The choices we face as an institution will involve consolidation, curtailment or elimination of some programs or services, because other institutions can provide those programs or services, or because we decide we can, and must, do without them. Improved efficiency within programs or services is not a choice, but an imperative.

And, please note the fundamental underlying principle: We must make some negative choices in order to be able to make positive choices—positive choices for higher quality in what we do do, positive choices for new things that we must do.

Cross-State Cooperation

We must work to increase the effectiveness of higher education in the entire North Central region of states. Wisconsin, Iowa and the Dakotas share with us a marked concern for quality education on the one hand, but relatively small tax bases on the other. We will gain efficiency if we coordinate our offerings, particularly in specialized areas. I am a realist about the political difficulty of coordinating programs across state borders, but I also cannot believe that 30 years from now we will not be operating a greater number of coordinated programs. And if that is so, we might as well get to work on them sooner rather than later.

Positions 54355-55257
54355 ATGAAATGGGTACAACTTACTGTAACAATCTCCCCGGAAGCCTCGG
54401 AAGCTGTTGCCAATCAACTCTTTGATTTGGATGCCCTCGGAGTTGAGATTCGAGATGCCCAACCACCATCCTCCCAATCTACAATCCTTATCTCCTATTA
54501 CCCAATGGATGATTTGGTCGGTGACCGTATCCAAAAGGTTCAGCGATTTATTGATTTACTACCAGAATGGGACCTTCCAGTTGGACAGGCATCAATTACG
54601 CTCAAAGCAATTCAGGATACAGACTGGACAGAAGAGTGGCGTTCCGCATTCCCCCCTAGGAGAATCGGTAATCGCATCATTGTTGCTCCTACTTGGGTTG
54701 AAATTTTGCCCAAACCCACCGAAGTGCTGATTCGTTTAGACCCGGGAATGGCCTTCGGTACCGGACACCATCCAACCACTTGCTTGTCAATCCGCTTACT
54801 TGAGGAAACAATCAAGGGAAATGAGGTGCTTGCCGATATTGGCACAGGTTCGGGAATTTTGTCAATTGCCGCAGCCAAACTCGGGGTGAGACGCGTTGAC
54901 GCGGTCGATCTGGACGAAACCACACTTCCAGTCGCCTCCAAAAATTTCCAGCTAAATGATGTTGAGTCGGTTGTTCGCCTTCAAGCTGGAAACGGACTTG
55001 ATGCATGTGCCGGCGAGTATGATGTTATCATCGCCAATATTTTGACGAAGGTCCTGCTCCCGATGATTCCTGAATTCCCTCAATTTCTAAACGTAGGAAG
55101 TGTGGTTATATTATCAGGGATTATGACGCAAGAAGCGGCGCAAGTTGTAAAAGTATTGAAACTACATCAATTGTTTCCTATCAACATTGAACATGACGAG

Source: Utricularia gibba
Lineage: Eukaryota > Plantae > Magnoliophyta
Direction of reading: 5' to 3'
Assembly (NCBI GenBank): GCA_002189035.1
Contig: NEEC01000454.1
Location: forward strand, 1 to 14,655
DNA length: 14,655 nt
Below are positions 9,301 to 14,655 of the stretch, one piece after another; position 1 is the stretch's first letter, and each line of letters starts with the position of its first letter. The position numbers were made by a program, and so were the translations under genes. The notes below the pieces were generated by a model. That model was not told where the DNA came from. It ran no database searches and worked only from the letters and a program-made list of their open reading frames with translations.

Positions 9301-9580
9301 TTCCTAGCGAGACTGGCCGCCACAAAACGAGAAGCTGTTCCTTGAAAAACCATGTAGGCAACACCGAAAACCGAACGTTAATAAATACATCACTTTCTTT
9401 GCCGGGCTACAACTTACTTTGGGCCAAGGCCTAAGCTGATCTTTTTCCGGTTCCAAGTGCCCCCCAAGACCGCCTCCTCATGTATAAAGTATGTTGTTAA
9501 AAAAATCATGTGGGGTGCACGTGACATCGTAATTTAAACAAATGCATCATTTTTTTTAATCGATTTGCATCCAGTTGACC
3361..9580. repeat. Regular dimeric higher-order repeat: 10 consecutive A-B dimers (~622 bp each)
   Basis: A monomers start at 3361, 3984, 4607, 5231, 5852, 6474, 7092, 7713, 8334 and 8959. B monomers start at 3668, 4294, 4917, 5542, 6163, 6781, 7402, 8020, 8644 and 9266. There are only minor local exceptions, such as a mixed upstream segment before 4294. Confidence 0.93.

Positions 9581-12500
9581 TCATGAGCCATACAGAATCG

Just as they can within the state, systems of higher education across the five state area could accomplish much by cooperation. For instance, institutions in our region—in various fields—could coordinate their planning in graduate and professional instruction much better than they now do, with considerable potential savings of resources combined with real improvements in quality. The idea would be to maximize the use of special opportunities and allow each university—perhaps—to curtail or eliminate some specialties because they are available at another university, or perhaps most importantly, to be selective in establishing costly new specialties or facilities.